Priscila: That took a while, to get to that BA level. And yes I was Executive Assistant,  but again, doing that took about maybe 15 percent of my time. The two Founders are brothers and they were really independent, they just really needed someone to be that front for them when they had to book meetings. When it wouldn’t have looked good if they’d reached out themselves, so I did that for a bit. And then I went into Sales Operations. I used to work really closely with our VP of Finance/Sales Operations, and it was all about how we’re really focused on, you know, that whole implementing, that whole sales cycle, and what works best, and should we offer free trials and so on. So I was really aligned to him for about two and a half years, and that to me, was insanely valuable, because I could see how he saw the business, and that’s how I learnt so much about how to grow a sales business. Because I used to sit next to him, and I remember really quite early on, he was on holiday, and I had to prepare the board pack, and we had our investors flying from Israel and from the US. And it was a heavy pack, and I was like “okay, these are all of the metrics that matter, these are all the things we’re observing” , and it was all in Excel, and I was like “I’m pretty sure I can do most of this in Salesforce”, you know. And that’s how I think I started to gain a really good understanding about the business. And from there, it was easier to leverage Salesforce to help get to where they wanted to go, because I could see their vision, and I started to understand the system better. And then once I got to that, then that’s how I got to the B.A role.

Ben: So how have you, because obviously like a lot of people, if they work for a company for a long period of time, their role doesn’t necessarily change over a long period. So you know, if someone goes into a company as a Salesforce Admin, they can become a Senior Salesforce Admin, or, you know, they might become, over a longer period if the team grows, they might become a Platform Manager, but you’ve kind of reinvented yourself quite regularly. So, how have you kept stretching yourself and gone from, an EA to a B.A, and then finally a Solution Architect? Was that something you took on yourself, or was that something they kind of pushed you into?

Priscila: Half and half. So that’s the thing with working for a start-up that grows so quickly, and Wandera grew really, really quickly, is that that’s stretching in itself. It’s like working for a different company every quarter, every six months, with the volume of you know, accounts or leads or internal users and all of those things present a challenge. So I was always having to learn more, and learn how to scale better and everything, due to that. And then part of it was trying to steer that progression in a direction of where I wanted to go, and again, that took some time to figure out, you know, because when I was an Admin, I didn’t even know that an Architect was a role, and now I feel like it’s really well marketed, you know, at Dreamforce now they have an Architecture track. That was the first time that happened. When I was an Admin, there was no visibility that that was a route that I could go. I didn’t have that vision right away, so it took me a while to figure out, but once I did, then I tried to steer things a bit to where I wanted to go.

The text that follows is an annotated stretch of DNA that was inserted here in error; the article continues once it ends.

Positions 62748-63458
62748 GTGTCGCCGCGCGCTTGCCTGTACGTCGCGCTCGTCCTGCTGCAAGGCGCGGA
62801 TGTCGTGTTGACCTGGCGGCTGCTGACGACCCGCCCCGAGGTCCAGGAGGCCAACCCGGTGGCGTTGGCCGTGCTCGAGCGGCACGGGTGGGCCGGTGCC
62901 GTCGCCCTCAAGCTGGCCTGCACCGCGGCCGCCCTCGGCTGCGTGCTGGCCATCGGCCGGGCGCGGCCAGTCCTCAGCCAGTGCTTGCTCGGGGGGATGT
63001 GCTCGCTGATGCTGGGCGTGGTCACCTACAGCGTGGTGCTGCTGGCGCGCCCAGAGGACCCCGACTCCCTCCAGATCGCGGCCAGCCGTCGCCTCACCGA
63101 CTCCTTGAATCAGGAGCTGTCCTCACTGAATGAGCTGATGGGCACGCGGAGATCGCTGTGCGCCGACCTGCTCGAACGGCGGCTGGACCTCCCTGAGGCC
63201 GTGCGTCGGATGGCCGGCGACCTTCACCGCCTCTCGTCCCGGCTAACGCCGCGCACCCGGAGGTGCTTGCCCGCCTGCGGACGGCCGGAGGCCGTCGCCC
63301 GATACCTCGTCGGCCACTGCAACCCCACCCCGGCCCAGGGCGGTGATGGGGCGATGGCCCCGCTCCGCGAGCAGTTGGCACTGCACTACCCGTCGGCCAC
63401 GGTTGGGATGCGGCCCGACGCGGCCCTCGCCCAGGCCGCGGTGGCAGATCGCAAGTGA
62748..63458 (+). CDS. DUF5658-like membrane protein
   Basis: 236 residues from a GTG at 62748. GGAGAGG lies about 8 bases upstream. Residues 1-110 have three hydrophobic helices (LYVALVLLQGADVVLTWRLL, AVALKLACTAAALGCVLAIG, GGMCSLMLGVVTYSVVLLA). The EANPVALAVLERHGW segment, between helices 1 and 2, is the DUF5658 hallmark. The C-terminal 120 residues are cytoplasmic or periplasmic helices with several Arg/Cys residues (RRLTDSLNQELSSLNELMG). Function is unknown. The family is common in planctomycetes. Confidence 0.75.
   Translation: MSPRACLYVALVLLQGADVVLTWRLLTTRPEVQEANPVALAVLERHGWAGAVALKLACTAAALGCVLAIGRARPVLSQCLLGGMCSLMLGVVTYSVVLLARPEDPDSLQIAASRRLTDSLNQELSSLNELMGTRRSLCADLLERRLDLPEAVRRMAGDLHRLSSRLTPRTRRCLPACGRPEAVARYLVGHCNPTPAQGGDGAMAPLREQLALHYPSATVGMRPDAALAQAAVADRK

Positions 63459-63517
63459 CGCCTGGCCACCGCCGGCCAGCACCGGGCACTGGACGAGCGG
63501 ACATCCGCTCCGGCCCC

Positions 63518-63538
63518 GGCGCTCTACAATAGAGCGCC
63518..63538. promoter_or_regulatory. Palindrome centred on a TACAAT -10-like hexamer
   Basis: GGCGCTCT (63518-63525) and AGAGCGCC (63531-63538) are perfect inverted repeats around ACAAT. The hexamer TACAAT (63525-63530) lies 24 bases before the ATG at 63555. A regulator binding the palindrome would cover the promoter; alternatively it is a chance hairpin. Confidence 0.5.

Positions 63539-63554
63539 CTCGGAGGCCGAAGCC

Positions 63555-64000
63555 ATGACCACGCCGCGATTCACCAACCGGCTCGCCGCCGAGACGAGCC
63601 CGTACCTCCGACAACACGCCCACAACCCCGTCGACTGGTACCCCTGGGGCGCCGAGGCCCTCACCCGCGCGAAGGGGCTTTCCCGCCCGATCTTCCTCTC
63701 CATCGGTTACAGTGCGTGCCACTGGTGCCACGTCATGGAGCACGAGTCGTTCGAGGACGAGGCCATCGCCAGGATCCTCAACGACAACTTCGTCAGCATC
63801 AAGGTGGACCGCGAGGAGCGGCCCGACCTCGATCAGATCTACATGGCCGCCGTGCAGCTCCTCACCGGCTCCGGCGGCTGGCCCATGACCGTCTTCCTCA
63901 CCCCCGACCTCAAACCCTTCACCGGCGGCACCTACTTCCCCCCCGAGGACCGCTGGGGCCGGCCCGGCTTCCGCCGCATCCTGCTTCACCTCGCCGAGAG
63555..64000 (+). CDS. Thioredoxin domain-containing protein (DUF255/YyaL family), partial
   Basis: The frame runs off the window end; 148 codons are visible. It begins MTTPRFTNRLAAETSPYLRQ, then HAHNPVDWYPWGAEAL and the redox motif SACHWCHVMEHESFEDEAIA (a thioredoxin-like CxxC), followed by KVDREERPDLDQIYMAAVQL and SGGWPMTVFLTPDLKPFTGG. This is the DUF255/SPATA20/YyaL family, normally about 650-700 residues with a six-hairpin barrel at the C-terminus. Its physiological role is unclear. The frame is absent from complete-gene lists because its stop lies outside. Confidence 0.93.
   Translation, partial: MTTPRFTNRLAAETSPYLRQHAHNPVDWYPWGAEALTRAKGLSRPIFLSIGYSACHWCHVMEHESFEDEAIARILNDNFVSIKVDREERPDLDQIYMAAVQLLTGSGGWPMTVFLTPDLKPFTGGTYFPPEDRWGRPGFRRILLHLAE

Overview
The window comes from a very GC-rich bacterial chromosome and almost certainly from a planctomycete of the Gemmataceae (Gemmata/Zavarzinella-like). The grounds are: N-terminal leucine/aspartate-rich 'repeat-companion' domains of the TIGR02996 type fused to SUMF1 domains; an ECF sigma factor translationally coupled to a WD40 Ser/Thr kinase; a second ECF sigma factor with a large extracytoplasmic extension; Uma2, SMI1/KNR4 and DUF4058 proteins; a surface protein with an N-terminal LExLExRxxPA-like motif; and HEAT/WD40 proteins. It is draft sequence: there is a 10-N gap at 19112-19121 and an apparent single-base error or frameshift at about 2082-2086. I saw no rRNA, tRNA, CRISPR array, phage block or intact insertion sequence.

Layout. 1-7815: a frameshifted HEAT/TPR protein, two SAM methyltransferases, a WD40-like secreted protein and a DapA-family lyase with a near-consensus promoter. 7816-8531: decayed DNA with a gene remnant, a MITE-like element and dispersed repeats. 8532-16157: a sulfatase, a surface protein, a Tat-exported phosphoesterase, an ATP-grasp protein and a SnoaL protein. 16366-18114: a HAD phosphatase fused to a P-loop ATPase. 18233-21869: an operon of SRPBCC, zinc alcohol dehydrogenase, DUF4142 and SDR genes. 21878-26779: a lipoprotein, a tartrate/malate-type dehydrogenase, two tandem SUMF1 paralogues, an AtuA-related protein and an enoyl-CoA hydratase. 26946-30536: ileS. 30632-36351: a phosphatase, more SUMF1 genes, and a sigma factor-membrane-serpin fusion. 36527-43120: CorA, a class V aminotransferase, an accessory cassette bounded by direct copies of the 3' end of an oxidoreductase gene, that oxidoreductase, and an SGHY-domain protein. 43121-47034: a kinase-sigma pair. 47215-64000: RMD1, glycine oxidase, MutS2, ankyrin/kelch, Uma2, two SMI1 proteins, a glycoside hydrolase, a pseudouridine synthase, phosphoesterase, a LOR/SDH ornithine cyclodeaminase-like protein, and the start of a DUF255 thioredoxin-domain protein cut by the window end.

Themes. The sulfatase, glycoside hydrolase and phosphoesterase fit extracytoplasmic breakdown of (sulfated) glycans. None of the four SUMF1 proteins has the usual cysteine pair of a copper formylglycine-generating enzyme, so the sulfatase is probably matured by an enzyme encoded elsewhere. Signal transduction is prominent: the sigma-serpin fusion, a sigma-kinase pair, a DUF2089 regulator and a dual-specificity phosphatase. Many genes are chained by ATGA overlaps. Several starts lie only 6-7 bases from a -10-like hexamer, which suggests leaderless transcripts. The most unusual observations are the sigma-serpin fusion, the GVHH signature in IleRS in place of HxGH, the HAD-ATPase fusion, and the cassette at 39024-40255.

Ben: Sure, but in an end customer and you’re the only Salesforce professional and there’s noone to benchmark yourself against, so how did you go to your manager and say right “now my role, I’m no longer a B.A, like I’m performing the role of a Solution Architect”, because I guess they wouldn’t know that, because they don’t know the Salesforce ecosystem. So how do you have the confidence to do that, and have the information I guess to position it like that?

Priscila: That was by far the hardest one. That jump was the hardest because it was a matter of me understanding, and having that confidence that I was doing that. And again, as you said, when you don’t have anyone to benchmark yourself against, how do you know? And because I don’t have a technical background, that was another level in my head, you know, it should be able to call myself an Architect and though so hard that was a hurdle I had to go through myself. But my approach was, I realised that that’s what I wanted to do through, you know, the Ladies Be Architects and the different Meet-ups and everything, so then I tried to understand, “what does it mean to be an Architect, and what kind of things does an Architect do on a daily basis?” I also did the certifications. I don’t think the certifications by themselves kind of prove you’re an Architect, but at least it gives you an idea of these are the things you should know, and put into practice on a daily basis. And I was doing that already. Because again, I was responsible for this org, and it was a really developed org. We had loads of integrations, we had a lot of customers, who had a lot of big Partners. You know, we had Sales Cloud, Service Cloud, Communities, Einstein, there was a lot of it going on. And everything worked really well, so I knew I was doing something right. I just didn’t know that that was the role of an Architect.